Introducing… Willie Randolph

The prototypical number two hitter – before skippers like Tony LaRussa and Don Wakamatsu started using high strikeout mashers in the two-slot (Chris Duncan and Russ Branyan) – Willie had a perfect batting eye and rarely struck out.  It is the number two man’s task to move the leadoff man over by any means necessary.  Strikeouts don’t do that folks.

Originally drafted by the Pirates, Willie played briefly with Pittsburgh in 1975 as a 20 year old.  Failing to hit .170, the Pirates felt comfortable in putting Randolph in a package to obtain Yankees pitcher Doc Medich.  New York made out like bandits as Randolph would go on to play for the Yankees on into the late 1980s while Doc only pitched one year in Pittsburgh.

As a rookie with the Yankees in 1976, Willie made the AL All-Star team while leading junior circuit second basemen in stolen bases.  The Yankees won the AL East in ’77 with Randolph leading all second basemen with eleven triples.  He was the junior circuit’s top run scoring second baseman, helping New York down the Royals in the ALCS.  In a World Series victory over the Dodgers, Willie totaled two doubles. 

Randolph was beginning to perfect his batting eye by 1978 when he led Major League second basemen in walks.  He had a fine year in ’78 but missed out on the postseason.  In 1979, his batting eye was as sharp as a tailored suit with a degree from Cornell.  Randolph walked 95 times (tops among AL infielders) while fanning just 39 times.  His 13 triples were good for third in the league.

The Yankees returned to the top in 1980 with Willie leading the league in walks – drawing 119 free passes.  Due to his high total of walks, his on-base percentage was at a quite flattering mark 0f .427.  This enabled Willie to score a large total of runs and help the Yankees to the ALCS.  Although Randolph hit a nifty .385 during the series, the Royals swept the Yankees.  Undeterred, Willie went into 1981 and led AL second basemen in runs scored in the strike shortened season.  His Yankees won their division as well as the World Series with Willie showing off his batting eye by drawing nine walks during the Fall Classic. 

Randolph drew 75 walks opposed to  just 35 strikeouts in 1982.  He led Major League second basemen with 86 walks in ’84 and finished third in the American League with 94 walks in 1986.  An All-Star again in 1987, Willie hit .305 while fanning just 25 times in 449 at-bats.  Despite Randolph’s fine work in the mid-80s, the Yankees couldn’t get back to the Playoffs.

After a poor 1988 season the Yankees granted Willie free agency and he signed with the Dodgers.  He hit .282 in his only full year in LA.  During the ’90 season Randolph was dealt to Oakland for outfielder Stan Javier.  Willie played fine ball for the A’s, helping them reach the postseason.  He hit .375 during the ALCS and .267 in a World Series loss to Cincinnati.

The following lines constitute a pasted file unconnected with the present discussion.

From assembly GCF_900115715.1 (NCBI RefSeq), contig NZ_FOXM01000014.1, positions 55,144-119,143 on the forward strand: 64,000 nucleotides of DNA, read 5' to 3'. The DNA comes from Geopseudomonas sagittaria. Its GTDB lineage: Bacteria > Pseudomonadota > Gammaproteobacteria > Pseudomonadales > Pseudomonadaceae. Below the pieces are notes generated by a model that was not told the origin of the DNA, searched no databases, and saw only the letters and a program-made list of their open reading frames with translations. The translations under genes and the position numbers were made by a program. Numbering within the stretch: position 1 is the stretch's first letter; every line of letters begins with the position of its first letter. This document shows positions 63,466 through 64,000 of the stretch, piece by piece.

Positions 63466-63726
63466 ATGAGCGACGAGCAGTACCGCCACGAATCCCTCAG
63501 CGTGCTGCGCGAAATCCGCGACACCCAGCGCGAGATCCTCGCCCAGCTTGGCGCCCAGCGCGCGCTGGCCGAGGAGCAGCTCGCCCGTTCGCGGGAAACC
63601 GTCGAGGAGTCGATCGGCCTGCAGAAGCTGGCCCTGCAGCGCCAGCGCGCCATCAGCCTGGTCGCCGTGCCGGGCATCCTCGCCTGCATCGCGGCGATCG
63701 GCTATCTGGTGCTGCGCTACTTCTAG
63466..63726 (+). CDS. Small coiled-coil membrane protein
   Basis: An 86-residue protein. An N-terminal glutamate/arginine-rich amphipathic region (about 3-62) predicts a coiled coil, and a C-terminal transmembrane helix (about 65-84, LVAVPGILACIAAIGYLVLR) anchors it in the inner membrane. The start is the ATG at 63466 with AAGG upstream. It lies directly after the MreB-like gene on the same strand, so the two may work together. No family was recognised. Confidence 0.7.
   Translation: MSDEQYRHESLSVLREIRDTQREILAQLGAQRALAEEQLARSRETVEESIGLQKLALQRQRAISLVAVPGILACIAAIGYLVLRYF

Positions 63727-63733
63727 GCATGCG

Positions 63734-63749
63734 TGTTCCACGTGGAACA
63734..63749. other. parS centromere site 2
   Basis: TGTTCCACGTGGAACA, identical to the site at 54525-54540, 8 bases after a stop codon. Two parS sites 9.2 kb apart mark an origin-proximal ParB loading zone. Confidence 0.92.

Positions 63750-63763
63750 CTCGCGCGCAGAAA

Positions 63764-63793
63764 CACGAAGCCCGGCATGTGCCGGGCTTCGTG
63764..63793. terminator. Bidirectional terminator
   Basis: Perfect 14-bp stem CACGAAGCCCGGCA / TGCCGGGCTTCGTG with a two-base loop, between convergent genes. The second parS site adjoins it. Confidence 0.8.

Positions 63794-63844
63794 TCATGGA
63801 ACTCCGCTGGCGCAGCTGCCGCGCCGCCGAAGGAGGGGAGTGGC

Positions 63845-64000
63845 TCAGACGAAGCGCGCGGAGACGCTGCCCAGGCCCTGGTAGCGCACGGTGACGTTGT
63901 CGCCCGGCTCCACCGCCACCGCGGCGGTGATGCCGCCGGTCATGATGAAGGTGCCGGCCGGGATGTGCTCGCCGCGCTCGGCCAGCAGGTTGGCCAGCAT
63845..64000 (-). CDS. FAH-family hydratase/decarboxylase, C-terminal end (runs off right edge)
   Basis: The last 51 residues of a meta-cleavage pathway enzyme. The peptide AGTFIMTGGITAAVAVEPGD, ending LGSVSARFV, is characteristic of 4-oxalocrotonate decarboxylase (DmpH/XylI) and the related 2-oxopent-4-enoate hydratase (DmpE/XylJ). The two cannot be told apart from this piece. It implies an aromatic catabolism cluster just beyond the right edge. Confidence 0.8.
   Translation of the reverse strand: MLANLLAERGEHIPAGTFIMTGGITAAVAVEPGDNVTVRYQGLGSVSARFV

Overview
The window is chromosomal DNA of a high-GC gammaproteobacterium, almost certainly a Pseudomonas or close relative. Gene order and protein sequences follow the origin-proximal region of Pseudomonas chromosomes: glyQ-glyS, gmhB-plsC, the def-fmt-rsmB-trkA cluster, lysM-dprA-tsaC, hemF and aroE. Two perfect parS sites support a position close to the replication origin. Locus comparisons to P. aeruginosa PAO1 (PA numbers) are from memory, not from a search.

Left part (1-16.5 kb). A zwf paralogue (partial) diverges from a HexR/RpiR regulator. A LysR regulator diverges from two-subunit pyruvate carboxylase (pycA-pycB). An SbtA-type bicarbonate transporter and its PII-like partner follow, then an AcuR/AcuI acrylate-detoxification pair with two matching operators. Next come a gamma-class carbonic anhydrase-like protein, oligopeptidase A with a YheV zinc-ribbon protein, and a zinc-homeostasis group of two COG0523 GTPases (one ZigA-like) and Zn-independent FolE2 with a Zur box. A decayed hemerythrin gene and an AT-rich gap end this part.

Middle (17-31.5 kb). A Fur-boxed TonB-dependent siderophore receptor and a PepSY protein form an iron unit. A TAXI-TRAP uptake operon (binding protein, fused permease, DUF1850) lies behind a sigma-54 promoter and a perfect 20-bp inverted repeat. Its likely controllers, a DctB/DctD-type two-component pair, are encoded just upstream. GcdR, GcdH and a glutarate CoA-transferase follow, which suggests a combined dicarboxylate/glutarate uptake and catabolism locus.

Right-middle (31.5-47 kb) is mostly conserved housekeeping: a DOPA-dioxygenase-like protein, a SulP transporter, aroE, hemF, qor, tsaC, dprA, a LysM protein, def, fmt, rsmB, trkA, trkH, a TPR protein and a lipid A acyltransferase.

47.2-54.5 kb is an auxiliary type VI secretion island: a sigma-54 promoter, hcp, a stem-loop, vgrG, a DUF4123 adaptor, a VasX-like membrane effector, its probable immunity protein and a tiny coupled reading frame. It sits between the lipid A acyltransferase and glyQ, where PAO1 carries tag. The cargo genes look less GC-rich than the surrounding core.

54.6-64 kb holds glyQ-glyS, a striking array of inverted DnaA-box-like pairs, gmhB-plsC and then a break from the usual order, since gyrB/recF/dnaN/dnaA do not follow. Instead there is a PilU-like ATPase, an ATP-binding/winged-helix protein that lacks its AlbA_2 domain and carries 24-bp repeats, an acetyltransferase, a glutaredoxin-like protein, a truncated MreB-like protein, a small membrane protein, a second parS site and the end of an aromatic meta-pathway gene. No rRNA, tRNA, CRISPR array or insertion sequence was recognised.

After the 1990 season, Willie signed as a free agent with the Brewers and had his last great year.  He hit .327 during the season (a career high) and still owned his remarkable batting eye; drawing twice as many walks as strikeouts.  He played one final year with the Mets before retiring.  After his playing days, Willie coached with the Yankees for a number of years before landing the managing gig with the Mets.  Even though he finished above .500 in his three full seasons with the Mets, he was let go in 2008.  Currently, Willie serves as a coach with the Milwaukee Brewers.

THE NUMBERS

G 2,202/R 1,239/H 2,210/2B 316/3B 65/HR 54/RBI 687/BB 1,243/SO 675/SB 271/BA .276/SA .351

13http://www.nydailynews.com

Advertisements
1 comment
  1. brettkiser said:

    It’s hard to believe, but there are a few Yankees who are underrated. Randolph was a good little ballplayer with an exceptional strikeout-to-walk ratio: what separates him from his peers. Although he was regarded as a good defender, he never won a Gold Glove Award, due in large part to playing in the same league as Frank White. Willie’s HOF chances are modest at best.

Leave a Reply

Fill in your details below or click an icon to log in:

WordPress.com Logo

You are commenting using your WordPress.com account. Log Out / Change )

Twitter picture

You are commenting using your Twitter account. Log Out / Change )

Facebook photo

You are commenting using your Facebook account. Log Out / Change )

Google+ photo

You are commenting using your Google+ account. Log Out / Change )

Connecting to %s

%d bloggers like this: